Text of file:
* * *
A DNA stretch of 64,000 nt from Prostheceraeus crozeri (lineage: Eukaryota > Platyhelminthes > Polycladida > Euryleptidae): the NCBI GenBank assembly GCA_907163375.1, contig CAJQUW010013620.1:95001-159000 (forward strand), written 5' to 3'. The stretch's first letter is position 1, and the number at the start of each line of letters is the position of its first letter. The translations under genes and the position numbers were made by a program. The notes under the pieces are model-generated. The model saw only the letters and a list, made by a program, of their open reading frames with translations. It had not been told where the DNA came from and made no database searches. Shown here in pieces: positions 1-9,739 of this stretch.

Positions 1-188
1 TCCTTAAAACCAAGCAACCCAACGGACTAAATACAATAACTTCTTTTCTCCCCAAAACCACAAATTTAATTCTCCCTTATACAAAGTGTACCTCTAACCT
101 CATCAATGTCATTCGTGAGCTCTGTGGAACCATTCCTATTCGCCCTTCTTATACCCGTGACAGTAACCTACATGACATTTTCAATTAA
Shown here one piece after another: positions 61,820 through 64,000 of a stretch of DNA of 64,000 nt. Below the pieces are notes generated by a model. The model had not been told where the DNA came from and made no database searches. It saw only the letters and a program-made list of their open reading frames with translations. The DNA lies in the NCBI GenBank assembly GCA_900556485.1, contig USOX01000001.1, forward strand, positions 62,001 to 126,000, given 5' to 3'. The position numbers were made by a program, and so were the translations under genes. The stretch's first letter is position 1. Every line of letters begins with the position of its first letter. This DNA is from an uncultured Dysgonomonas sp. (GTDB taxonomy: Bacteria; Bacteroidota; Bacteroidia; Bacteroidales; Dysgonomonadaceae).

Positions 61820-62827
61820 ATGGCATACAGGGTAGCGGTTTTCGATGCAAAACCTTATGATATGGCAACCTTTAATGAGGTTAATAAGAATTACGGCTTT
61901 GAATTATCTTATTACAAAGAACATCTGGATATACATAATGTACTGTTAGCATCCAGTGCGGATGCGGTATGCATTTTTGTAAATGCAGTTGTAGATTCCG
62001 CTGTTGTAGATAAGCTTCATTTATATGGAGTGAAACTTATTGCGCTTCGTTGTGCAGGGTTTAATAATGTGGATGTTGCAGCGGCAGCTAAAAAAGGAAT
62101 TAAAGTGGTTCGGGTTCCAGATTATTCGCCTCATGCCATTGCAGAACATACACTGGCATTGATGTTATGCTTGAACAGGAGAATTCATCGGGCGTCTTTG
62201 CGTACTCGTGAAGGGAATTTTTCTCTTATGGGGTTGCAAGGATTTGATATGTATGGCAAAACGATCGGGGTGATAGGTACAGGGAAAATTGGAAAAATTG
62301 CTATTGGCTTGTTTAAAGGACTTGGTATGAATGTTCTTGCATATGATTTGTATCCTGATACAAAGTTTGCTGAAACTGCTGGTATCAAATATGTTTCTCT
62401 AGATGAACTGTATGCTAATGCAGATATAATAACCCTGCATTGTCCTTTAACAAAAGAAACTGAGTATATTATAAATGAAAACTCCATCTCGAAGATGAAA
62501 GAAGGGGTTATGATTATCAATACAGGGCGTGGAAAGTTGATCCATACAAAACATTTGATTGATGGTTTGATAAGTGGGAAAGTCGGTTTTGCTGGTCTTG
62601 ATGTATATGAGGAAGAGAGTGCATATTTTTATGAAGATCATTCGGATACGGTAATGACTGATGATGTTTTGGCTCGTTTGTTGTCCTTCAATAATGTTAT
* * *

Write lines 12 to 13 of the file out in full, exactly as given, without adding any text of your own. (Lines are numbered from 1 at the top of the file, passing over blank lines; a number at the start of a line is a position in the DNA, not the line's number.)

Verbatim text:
62301 CTATTGGCTTGTTTAAAGGACTTGGTATGAATGTTCTTGCATATGATTTGTATCCTGATACAAAGTTTGCTGAAACTGCTGGTATCAAATATGTTTCTCT
62401 AGATGAACTGTATGCTAATGCAGATATAATAACCCTGCATTGTCCTTTAACAAAAGAAACTGAGTATATTATAAATGAAAACTCCATCTCGAAGATGAAA